1. More people are paying attention to news generated by professional journalists than before. This is great for PR because the stories pitched, or events proposed, have to have an informative angle to them in order to make the cut for the news. If a message is too “pitchy”, or too mundane, it won’t make the cut. But with the public’s return to true news outlets, the PR industry has a great opportunity to capture a larger and growing audience. Will this renaissance continue after the war on Covid 19 is over, maybe. But for now PR must capture the audience while they can. Clearly stories about pandemic healthcare, activities from home, or how a business is adapting at this time is what the news wants.
  2. Timing has changed for news consumption, largely based on our new lifestyle. This is a very interesting observation relayed to me from a TV station manager this morning. The local affiliates in their station group have seen the number of viewers drop during their early morning shows, typically from 4:30am-7am CT. However, they have growing numbers in the evening and late newscasts. From a behavioral standpoint this is logical. Think about it. If you are working from home and start at 8am, you no longer have to get up two hours early to shower, dress, eat and drive to work. A 6am wake-up makes that local news block from 6am-7am great background programming. But if you’re waking up at 7:30am to put on your slippers and grab a cup of coffee, before logging on from your home office, you’ve already missed that local morning newscast. For this reason, this station group is adding more news over the lunch hour to capture those workers who are eating lunch at home.

How is Universal Information Services adapting to the changes for both our clients and the news media? We are providing greater media measurement for organizations that want to review their crisis management response. We’ve released a new version of our AI enhanced Alpha Clips platform, that allows more news to be consumed more quickly, and have added social media listening to the desktop and mobile app. Speaking of mobile app usage, you may have seen the statistics on how much more time you are spending on your mobile device.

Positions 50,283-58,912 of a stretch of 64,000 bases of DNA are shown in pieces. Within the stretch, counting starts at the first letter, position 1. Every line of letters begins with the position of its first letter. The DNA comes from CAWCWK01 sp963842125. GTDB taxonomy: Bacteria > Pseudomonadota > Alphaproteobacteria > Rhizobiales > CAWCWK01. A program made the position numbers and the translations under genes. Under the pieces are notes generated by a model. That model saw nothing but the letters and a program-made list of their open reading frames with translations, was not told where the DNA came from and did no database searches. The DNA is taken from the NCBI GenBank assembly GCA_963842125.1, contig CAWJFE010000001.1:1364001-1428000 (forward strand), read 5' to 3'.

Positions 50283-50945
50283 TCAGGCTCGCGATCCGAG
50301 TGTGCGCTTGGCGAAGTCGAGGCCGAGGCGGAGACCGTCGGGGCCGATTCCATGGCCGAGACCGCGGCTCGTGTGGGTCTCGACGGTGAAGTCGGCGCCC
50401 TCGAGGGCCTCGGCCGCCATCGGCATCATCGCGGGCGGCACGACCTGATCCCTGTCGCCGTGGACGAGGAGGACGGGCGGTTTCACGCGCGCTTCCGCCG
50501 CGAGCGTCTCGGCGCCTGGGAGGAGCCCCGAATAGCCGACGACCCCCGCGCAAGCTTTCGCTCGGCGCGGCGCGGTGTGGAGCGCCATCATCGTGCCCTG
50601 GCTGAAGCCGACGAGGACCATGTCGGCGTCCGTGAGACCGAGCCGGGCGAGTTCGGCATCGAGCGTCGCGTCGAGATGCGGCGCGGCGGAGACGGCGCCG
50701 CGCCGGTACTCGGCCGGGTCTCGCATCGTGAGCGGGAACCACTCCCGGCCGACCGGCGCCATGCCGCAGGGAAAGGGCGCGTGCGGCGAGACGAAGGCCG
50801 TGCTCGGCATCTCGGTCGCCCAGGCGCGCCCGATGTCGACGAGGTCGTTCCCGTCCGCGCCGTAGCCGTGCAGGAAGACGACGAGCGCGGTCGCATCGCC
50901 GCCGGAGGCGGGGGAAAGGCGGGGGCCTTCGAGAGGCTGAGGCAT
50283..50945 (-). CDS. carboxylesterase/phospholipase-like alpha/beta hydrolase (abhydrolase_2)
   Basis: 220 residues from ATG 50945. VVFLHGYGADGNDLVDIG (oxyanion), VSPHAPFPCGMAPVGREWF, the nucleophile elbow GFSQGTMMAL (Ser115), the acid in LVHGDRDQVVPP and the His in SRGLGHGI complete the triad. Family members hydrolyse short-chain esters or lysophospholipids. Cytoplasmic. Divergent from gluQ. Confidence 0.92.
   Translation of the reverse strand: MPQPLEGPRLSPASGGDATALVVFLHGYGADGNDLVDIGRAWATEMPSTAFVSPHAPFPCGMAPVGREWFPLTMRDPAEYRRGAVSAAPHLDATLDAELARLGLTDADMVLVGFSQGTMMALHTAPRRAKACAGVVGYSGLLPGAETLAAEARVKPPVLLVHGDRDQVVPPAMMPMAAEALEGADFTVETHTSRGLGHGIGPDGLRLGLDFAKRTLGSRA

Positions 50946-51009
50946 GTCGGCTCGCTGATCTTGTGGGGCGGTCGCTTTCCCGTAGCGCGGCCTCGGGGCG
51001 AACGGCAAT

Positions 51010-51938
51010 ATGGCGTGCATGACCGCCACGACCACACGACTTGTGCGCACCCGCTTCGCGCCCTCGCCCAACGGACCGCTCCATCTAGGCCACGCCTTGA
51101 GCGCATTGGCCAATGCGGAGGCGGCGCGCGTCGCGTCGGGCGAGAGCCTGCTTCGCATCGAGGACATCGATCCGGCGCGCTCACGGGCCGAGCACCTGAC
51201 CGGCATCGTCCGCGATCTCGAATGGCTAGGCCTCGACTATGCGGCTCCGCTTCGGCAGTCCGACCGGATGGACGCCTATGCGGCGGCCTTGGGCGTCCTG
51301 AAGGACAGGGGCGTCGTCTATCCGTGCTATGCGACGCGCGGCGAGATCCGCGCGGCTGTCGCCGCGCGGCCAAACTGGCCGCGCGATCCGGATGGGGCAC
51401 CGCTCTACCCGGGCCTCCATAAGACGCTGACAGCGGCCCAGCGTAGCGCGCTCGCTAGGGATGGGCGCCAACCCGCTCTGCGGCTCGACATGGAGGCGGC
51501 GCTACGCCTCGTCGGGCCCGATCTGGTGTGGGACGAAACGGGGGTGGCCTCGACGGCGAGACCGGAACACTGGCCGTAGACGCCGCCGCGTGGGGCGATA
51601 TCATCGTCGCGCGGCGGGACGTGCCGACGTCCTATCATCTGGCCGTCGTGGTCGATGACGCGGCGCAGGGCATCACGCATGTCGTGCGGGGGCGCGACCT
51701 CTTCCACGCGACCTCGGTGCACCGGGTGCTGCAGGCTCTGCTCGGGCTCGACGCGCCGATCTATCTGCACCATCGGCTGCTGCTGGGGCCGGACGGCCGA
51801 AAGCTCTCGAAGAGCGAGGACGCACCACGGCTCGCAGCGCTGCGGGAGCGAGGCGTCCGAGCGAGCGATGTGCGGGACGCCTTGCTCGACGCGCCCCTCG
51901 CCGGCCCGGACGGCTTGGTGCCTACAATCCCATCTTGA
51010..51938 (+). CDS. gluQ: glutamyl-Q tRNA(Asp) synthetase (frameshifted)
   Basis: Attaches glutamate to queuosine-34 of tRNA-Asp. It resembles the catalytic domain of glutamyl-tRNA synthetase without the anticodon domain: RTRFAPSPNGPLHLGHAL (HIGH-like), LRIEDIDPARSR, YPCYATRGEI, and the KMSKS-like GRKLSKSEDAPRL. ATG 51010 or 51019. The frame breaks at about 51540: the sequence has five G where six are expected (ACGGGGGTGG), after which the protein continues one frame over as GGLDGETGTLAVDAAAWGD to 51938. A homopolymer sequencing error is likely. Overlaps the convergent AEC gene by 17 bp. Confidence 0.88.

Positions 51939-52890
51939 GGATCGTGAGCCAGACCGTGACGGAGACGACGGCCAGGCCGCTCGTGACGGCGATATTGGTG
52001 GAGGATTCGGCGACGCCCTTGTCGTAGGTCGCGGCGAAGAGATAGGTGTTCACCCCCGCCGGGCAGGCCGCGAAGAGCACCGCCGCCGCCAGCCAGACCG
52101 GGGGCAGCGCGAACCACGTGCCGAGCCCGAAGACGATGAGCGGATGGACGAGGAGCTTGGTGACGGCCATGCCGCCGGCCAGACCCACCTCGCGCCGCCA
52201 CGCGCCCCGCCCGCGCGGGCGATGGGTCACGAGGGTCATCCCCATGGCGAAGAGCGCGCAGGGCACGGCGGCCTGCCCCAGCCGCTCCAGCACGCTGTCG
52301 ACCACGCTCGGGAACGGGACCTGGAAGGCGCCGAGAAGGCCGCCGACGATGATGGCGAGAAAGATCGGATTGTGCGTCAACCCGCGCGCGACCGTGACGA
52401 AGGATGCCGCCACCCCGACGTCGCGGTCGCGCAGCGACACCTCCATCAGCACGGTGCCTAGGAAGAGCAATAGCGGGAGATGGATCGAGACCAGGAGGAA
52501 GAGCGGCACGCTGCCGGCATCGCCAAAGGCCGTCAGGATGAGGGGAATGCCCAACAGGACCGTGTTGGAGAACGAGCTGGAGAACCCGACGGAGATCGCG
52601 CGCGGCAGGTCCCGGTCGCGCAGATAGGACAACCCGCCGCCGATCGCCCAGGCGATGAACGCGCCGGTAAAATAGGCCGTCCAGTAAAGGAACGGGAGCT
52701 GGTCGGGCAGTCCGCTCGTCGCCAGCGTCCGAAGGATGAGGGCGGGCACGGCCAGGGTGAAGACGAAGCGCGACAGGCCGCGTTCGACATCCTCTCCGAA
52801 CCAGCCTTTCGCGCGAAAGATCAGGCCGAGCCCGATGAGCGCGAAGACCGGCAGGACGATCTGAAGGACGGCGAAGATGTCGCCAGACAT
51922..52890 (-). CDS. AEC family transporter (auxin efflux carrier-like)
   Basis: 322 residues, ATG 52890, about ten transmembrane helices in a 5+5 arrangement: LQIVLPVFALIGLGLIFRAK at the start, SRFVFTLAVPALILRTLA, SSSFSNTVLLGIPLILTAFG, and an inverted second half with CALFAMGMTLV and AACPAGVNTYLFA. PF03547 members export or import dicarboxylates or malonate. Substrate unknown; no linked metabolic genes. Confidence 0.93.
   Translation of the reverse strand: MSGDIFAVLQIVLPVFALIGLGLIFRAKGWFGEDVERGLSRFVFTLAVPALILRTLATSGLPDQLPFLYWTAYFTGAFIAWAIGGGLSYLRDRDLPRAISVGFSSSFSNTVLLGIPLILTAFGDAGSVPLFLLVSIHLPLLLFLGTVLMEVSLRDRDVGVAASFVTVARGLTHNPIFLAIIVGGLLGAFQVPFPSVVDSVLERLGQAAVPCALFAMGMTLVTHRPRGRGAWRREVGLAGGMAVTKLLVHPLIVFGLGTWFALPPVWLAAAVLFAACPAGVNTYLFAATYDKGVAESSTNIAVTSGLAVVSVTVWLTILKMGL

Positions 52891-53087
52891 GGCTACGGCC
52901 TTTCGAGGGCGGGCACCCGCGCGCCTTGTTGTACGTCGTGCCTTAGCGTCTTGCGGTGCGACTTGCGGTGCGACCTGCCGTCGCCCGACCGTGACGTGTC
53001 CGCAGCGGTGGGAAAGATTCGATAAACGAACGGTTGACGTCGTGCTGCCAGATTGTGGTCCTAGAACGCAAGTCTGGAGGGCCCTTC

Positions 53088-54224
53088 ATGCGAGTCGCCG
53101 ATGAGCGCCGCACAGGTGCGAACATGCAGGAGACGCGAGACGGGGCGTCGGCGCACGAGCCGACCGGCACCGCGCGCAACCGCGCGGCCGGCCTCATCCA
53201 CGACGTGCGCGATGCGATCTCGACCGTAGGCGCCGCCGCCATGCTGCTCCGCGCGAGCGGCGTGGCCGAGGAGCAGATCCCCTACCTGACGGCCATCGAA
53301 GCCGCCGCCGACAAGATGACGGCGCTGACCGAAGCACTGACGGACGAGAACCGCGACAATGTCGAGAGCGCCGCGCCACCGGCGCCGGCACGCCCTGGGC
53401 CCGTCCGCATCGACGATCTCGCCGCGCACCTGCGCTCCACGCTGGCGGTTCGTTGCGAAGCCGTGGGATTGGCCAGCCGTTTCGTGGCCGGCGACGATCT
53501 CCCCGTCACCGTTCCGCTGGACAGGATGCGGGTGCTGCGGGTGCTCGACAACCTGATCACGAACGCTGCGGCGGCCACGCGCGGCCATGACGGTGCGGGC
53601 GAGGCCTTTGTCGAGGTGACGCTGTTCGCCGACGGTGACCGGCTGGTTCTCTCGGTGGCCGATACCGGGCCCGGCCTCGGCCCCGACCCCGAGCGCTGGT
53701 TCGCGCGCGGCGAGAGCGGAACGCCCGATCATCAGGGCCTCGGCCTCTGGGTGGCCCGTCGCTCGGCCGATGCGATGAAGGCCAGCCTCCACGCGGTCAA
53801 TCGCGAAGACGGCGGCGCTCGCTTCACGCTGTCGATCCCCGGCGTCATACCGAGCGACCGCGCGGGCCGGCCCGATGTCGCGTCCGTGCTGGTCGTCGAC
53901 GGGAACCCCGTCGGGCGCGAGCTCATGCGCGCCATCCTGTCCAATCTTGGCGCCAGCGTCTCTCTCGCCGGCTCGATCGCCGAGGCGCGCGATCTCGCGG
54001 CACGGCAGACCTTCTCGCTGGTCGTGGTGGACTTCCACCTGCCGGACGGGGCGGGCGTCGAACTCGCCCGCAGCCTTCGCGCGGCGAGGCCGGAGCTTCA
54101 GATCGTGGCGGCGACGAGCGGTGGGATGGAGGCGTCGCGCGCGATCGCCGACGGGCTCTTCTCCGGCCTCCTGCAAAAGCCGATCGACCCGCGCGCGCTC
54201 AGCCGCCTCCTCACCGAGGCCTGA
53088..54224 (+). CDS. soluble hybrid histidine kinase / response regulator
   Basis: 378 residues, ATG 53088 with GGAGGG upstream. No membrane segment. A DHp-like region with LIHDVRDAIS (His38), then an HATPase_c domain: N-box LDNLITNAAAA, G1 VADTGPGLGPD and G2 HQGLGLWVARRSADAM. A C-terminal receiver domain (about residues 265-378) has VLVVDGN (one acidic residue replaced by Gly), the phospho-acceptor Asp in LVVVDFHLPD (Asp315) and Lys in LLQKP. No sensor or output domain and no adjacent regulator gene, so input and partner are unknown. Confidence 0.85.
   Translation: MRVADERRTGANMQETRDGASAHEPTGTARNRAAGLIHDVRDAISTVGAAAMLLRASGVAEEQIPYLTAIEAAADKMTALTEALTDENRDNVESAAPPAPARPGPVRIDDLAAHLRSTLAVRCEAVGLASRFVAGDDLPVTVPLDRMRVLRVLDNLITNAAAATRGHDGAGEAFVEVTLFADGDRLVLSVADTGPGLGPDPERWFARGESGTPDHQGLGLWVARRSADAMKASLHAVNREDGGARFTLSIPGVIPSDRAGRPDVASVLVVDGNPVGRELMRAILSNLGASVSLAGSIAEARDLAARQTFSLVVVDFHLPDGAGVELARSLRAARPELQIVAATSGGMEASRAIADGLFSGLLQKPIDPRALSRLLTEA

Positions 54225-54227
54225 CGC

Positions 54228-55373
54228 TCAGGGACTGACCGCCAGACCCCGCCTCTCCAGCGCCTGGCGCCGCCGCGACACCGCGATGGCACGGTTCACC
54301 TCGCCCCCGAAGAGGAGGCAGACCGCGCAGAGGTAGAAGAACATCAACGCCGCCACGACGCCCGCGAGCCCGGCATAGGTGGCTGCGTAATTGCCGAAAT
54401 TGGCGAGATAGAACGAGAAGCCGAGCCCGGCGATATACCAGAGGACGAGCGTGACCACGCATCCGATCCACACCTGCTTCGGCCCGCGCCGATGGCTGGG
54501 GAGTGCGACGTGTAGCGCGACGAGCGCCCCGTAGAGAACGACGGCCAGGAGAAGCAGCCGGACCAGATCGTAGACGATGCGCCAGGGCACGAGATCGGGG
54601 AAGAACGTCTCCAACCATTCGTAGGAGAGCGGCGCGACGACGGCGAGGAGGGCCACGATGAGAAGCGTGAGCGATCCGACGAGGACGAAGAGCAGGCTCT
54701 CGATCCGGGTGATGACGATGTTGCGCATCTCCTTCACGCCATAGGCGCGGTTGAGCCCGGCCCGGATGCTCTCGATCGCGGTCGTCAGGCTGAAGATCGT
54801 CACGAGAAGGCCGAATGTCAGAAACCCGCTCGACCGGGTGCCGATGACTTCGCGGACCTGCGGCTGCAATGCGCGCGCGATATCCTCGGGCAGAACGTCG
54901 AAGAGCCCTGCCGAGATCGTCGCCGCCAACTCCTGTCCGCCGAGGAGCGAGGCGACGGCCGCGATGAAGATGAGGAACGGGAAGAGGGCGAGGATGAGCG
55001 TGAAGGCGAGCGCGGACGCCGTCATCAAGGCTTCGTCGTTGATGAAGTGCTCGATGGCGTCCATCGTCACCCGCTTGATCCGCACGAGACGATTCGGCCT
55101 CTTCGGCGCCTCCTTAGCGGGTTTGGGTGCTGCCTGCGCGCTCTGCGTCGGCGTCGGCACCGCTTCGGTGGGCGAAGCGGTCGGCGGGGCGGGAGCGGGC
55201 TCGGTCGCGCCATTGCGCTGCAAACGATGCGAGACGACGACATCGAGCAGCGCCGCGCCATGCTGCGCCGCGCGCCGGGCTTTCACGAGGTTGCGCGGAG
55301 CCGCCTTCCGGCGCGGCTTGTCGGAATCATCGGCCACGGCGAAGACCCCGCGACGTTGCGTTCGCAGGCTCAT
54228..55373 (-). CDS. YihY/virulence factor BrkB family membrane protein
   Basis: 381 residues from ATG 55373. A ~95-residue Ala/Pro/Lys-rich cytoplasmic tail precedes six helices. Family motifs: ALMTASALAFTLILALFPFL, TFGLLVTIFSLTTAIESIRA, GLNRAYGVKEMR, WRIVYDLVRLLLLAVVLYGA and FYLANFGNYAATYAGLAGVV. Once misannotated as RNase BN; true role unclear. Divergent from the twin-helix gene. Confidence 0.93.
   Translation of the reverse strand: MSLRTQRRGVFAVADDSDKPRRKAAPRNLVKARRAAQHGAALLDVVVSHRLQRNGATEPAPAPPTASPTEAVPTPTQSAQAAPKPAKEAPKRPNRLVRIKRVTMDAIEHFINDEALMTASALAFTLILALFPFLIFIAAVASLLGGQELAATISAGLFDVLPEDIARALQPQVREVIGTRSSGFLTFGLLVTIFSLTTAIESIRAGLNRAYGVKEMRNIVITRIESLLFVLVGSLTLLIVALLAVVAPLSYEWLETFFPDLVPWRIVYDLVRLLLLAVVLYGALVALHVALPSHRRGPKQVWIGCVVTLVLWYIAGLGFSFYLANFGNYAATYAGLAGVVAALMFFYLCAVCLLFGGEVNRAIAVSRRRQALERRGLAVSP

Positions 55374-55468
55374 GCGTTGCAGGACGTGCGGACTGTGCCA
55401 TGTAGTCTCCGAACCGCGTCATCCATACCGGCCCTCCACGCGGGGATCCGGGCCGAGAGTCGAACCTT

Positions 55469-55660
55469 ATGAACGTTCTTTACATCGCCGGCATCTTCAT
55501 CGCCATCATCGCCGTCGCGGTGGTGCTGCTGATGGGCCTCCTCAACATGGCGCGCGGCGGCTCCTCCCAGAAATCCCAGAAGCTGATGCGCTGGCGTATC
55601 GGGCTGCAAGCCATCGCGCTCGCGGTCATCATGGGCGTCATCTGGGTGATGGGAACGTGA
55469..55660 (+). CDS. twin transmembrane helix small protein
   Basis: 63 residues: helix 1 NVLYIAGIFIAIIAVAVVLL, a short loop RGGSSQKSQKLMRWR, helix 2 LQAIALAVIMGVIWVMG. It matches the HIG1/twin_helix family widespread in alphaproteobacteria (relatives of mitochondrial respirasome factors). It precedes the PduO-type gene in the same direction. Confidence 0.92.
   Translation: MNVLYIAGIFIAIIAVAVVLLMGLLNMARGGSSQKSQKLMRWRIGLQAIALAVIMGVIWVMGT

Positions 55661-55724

According to an interesting article from Mashable, using a quasi-scientific polling method via Twitter, they found that most respondents admitted their “screen time had increased by between 50 and 100 percent” during their Covid 19, work from home period. For this reason we’ve also added new functionality to our Alpha Clips mobile app (Android or Apple). For our clients, tracking, sorting, sharing, and monitoring their news is no longer done between 8am and 5pm from their desk. The majority of our clients are accessing their earned media exposure across more hours and from different locations like the couch, kitchen table, bedroom, or the backporch. Just as PR professionals are adapting to the new normal, our media monitoring and measurement teams are retooling to better serve those clients.

Watching the media trends, adapting our behavior, and creating innovative tools will ensure the work of PR continues. And just as sure as the sun setting and rising, this time at home will change… but we will all have learned much.